While Nvidia is considered to have good graphics support for Linux, but its energy saving technology Optimus has been the exception. The technology deactivates the dedicated graphics card in a notebooks when it is not needed, but not with Linux. An Nvidia software engineer reveals that support for Optimus is coming, better late than never?

Optimus automatically switches between the integrated and dedicated graphics card, depending on the application and use, which could potentially save many hours of battery time. The support for this function has been excluded from Linux, but that should change in the near future. Aaron Plattner, software engineer at Nvidia, says the company will transfer this technology to Linux.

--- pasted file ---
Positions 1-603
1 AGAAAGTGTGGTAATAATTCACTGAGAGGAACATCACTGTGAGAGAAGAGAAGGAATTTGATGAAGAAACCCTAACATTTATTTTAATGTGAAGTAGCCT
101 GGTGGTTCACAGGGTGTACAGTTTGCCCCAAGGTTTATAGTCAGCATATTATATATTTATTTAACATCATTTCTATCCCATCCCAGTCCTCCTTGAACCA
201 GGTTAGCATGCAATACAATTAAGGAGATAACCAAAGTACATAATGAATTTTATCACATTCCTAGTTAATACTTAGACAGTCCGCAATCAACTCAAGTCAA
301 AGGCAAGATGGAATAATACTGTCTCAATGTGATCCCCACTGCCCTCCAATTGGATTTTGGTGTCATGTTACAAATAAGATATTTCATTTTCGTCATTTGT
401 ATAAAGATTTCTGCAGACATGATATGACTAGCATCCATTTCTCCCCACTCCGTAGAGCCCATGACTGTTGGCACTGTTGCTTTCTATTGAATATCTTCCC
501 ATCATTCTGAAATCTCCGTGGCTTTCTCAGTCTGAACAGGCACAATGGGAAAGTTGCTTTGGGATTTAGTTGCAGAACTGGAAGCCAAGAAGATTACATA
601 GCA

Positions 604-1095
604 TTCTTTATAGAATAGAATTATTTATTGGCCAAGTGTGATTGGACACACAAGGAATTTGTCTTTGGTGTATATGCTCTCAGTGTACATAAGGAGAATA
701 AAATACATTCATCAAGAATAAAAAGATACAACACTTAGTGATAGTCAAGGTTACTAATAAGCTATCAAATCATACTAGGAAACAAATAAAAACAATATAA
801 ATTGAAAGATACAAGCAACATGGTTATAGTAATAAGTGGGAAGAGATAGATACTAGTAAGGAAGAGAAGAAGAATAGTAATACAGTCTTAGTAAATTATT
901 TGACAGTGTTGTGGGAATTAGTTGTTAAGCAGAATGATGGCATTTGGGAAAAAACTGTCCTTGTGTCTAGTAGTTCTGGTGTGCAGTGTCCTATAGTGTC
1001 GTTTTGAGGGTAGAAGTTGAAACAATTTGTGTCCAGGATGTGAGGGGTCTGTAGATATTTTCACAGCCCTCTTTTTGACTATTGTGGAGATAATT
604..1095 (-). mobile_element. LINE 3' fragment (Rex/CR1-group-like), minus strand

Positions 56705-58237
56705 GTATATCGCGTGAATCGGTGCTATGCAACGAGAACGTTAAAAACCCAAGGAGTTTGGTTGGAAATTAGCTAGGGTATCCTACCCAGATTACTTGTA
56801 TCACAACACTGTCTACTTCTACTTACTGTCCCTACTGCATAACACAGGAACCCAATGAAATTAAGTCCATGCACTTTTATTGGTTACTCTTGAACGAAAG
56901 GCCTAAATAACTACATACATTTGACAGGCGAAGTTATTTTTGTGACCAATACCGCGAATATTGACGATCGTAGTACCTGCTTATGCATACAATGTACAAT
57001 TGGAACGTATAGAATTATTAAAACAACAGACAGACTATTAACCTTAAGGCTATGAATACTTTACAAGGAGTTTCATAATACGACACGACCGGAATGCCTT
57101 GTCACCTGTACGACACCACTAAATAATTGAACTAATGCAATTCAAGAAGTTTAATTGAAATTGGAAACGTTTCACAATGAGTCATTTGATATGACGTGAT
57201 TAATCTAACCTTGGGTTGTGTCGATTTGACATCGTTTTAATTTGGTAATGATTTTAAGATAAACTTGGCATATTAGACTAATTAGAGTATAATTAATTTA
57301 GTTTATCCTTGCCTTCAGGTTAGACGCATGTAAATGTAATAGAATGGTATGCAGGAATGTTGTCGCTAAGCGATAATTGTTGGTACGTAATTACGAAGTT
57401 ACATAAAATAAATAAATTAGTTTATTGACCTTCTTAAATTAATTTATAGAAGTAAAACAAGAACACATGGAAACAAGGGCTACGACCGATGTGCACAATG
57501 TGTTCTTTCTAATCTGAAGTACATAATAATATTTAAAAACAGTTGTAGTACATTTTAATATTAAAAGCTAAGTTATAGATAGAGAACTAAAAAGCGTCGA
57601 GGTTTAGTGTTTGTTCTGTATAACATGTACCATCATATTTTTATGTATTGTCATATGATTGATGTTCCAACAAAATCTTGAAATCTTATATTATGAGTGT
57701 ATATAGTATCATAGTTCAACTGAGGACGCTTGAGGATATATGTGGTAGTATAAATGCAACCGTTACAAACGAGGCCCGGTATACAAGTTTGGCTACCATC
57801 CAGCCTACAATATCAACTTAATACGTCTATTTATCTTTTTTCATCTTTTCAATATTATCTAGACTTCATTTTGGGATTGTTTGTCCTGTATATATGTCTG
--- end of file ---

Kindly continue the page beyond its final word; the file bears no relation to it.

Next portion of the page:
“I’ve been experimenting with support for Dave Airlie’s new RandR 1.4 provider object interface, so that Optimus-based laptops can use our driver to drive the discrete GPU and display on the integrated GPU[…]The good news is that I’ve got a proof of concept working,” – Aaron Plattner answered when asked by other developers for help.

That Nvidia has started working on Optimus for Linux is good news, but one can’t help wonder if Linus Torvalds outrage has anything to do with this? Either way this is good news and we hope it will not take too long before Optimus becomes official for Linux.

Source: Gmane via PCWorld


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